Chemical Management Considerations for School Districts
School District Policies and Procedures
- School Districts should consider creating a purchasing policy for chemicals and products containing chemicals.
- Schools should consider creating an approved chemicals and products list, based on less toxic or non-toxic alternatives to make implementation and enforcement easier.
- School personnel should consider purchasing only those chemicals or products containing chemicals that meet the District’s purchasing policies and are on the “approved chemicals and products list”, if one has been created. The approved products list includes those chemicals and products that have passed the school district’s screen for unacceptable environmental, health and safety hazards.
- Schools should consider purchasing chemicals and products only in quantities that will be used during the current school year. This reduces the potential to hoard chemicals, and reduces the costs and management needs associated with excess chemicals.
- Schools should consider periodically conducting an inventory of all chemicals stored on-site, at least annually unless state regulations require a different schedule.
- The inventory should cover all areas of the school including supplies for school maintenance (cleaning, pesticides, repairing), science classrooms and labs, art classrooms, shop classrooms, etc.
- Schools should consider reviewing the chemical hygiene plan and hazard communication plan for consistency.
- Only chemicals identified on the District’s approved products and chemicals list may be stored on school grounds. Schools should maintain a copy of the Material Safety Data Sheets for all chemicals kept in each area of the school, and a copy in the main office, in case of a chemical incident.
- Any and all unapproved products and chemicals should be removed and disposed of, or recycled according to applicable federal, state and local laws.
- Schools should consider updating their chemical inventory list at least annually to reflect removal of chemicals from school grounds.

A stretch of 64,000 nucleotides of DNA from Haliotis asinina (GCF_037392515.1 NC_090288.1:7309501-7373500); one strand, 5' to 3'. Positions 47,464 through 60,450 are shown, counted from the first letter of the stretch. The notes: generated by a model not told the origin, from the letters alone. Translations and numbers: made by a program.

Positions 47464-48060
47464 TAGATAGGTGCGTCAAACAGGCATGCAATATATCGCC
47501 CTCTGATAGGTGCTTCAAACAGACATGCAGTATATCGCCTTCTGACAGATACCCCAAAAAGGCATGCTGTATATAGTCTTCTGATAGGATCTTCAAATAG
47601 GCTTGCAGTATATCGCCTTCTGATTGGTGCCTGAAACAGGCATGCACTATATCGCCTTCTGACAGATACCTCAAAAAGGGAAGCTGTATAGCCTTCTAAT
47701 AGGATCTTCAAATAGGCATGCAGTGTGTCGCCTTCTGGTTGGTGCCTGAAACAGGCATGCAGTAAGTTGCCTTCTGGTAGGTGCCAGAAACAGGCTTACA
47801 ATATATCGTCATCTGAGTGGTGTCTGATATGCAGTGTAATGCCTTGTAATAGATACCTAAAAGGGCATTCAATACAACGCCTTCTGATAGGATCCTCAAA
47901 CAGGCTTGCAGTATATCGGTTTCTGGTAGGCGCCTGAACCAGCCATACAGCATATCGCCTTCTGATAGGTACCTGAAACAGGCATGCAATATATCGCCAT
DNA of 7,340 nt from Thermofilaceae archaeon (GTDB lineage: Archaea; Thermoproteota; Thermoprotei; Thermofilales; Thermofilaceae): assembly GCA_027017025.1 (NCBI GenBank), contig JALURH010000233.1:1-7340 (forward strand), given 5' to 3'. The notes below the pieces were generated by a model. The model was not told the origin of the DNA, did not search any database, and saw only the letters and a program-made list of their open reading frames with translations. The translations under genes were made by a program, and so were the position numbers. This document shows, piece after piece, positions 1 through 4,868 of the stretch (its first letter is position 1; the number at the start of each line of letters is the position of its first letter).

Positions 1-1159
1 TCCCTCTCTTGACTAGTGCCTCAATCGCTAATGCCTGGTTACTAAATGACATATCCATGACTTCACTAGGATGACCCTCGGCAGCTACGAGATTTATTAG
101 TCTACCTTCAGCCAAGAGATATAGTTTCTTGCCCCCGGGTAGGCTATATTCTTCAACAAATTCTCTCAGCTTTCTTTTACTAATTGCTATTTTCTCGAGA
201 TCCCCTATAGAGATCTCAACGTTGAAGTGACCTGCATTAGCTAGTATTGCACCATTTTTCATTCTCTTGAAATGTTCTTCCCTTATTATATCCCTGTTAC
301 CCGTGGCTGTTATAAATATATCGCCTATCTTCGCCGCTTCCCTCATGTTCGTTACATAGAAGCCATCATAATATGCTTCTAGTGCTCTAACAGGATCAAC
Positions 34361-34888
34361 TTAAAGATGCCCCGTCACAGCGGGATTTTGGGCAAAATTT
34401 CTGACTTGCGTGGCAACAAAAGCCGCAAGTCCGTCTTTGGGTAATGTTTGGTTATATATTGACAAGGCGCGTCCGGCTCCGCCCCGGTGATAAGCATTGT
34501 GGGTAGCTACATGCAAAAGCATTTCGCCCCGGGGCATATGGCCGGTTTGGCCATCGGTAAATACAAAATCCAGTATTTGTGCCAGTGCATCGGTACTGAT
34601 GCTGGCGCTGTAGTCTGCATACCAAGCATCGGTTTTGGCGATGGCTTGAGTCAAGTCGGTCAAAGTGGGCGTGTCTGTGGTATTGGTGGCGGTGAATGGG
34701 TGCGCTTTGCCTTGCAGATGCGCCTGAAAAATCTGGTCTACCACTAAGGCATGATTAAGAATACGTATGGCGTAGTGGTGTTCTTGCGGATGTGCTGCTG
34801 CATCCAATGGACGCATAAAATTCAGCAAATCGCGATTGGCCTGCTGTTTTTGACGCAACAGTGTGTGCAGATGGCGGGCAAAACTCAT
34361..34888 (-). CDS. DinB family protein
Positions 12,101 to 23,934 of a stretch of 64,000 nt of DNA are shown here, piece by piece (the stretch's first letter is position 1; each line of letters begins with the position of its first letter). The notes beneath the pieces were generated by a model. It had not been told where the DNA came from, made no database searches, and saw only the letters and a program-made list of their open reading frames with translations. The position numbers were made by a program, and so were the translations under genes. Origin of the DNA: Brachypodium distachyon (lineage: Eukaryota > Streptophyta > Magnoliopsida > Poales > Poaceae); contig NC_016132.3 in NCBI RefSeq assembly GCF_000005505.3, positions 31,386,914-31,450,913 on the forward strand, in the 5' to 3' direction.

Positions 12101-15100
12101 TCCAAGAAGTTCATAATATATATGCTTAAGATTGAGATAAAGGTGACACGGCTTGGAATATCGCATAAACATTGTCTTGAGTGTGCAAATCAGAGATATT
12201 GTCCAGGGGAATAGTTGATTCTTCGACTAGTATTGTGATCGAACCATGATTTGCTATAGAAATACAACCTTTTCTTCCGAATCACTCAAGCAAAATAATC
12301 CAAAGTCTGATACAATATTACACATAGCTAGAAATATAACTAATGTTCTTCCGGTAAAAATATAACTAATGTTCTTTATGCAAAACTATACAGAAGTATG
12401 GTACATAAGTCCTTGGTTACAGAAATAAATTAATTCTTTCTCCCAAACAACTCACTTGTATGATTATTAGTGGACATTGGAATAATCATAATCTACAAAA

- Schools should consider updating their chemical inventory list at least annually to reflect removal of chemicals from school grounds,
- Review the chemical inventory list.
- Ensure all chemicals have anticipated removal dates.
- For chemicals past their anticipated removal dates, make sure there is a corresponding actual removal date.
- Schools should consider conducting a chemical clean-out, identifying and removing unnecessary hazardous materials through appropriate recycling and/or disposal methods.
Storage & Labeling
- All chemicals and products containing chemicals must be stored properly and clearly labeled.
- All chemicals and products should be in their own original undamaged containers.
- All chemicals and products should be stored in a designated storage room or individual cabinets equipped with operable locks outside of classrooms.
- Chemicals and products should be stored according to chemically compatible families; flammable and corrosive materials stored in appropriate cabinets; on appropriate shelving units, in good condition and with lips; no higher than eye level and upright. Storage rooms should have their own working ventilation systems and smoke alarms. Schools should periodically inspect chemical storage areas (See OSHA requirements), and ensure integrity of all storage structures.
- Do not store chemicals with or near food products.
- Do not store heavy bottles or containers on high shelves.
- Storage areas should be kept clean, orderly, and easily navigable.
Training & Handling
- School maintenance staff, teachers and students must be properly trained to handle chemicals and lab equipment. (Review the chemical hygiene plan and hazard communication plan for training requirements.)
- Only trained employees (maintenance staff and teachers) are permitted to transport chemicals within the building, and only after school hours or when students are within classrooms.
- Food and drink must be prohibited in areas where chemicals are handled or stored. (See OSHA requirements.)
Hazard Communication Plan
Schools should have a written hazard communication plan that includes the following information (See OSHA requirements):
1) identity of the person responsible for implementing the plan,
2) procedures for acquiring, maintaining, and providing access to material safety data sheets (MSDSs),
3) an updated chemical inventory list,
4) provisions for employee training, and
5) labeling requirements